Is there anything you have ever wanted to know from the police department? Well, this is your chance to ask. We will be teaming up with the Santa Cruz County Sheriff’s Office and other local law enforcement agencies from around the county to answer your questions.
Whether you have a question about certain laws and how they might affect you, your family or friends or how to stay safe in certain situations, we want you to ask them. Every week we will run one question and answer. To submit a question, email Shannon.email@example.com.
What is the deal with loitering laws? Are they still on the books? Are they ever enforced?
Black's Law Dictionary defines loitering as remaining “in a certain place for no apparent reason.” Loitering was unlawful in California until the court reviewed a legal challenge and determined the law was unconstitutionally vague because it gave the police too much discretion to stop and interrogate a suspect and expressed concern the law may compromise the constitutional right to freedom of movement noting that, “Vagrancy statutes cannot turn otherwise innocent conduct into a crime.”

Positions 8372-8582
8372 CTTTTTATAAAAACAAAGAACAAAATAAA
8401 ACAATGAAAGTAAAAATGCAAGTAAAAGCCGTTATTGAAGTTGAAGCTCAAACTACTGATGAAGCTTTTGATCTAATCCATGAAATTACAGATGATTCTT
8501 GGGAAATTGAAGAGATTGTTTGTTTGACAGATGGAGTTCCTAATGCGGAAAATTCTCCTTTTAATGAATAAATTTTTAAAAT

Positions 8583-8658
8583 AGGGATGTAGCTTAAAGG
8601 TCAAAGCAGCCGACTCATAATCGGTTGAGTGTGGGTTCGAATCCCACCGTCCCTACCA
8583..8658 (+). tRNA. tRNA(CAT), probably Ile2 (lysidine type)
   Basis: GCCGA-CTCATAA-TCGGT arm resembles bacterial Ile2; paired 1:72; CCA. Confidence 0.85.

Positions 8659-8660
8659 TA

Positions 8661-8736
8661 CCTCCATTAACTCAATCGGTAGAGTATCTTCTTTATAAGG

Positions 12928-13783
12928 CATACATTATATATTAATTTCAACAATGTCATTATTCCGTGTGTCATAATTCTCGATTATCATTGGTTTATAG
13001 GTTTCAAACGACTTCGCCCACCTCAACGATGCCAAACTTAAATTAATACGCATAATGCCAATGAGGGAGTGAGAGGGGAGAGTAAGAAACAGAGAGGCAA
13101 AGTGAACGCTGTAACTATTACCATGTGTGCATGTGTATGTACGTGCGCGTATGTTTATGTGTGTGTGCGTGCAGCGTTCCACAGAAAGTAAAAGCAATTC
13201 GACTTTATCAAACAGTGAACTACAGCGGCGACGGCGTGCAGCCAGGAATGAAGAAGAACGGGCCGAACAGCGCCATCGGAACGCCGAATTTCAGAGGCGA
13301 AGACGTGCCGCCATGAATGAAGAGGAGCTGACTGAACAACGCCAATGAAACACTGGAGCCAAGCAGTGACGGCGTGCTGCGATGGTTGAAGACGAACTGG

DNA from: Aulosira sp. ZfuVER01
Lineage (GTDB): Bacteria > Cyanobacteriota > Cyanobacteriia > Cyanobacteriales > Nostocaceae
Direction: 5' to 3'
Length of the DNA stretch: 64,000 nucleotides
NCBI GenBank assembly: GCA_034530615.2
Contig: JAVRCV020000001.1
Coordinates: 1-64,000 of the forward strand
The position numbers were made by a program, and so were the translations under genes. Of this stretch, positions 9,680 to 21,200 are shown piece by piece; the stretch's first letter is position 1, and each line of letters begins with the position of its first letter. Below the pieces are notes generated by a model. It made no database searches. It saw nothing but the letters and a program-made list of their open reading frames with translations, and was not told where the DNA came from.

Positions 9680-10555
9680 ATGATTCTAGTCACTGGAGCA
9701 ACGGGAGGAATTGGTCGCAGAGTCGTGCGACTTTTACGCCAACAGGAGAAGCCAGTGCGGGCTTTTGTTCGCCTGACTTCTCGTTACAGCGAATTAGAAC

In the case the court reviewed, Edward Lawson, an African-American man, was frequently subjected to police contacts in San Diego County where he lived. He was detained or arrested approximately 15 times within 18 months, was prosecuted twice, and was convicted once under Penal Code§647(e), which required persons who loiter or wander on the streets to identify themselves and account for their presence when requested by a peace officer to do so. Lawson challenged the conviction, which was reversed by the higher courts in 1983.
While the mere act of loitering is no longer unlawful, there are local and state laws that prohibit highly specific behaviors that have led to problems such as blocking a public sidewalk, which prevents public use, stopping vehicle traffic, asking for money within a certain distance of an ATM machine, prohibiting sex offenders from schools and surrounding areas, public intoxication, unlawful lodging, and remaining on private property after being asked to leave, to name a few. These laws attempt to balance the rights of individuals with the needs for public safety. Law enforcement and communities must continue to work together to identify and solve ongoing problems.
~Steve Carney, Santa Cruz County Sheriff's Office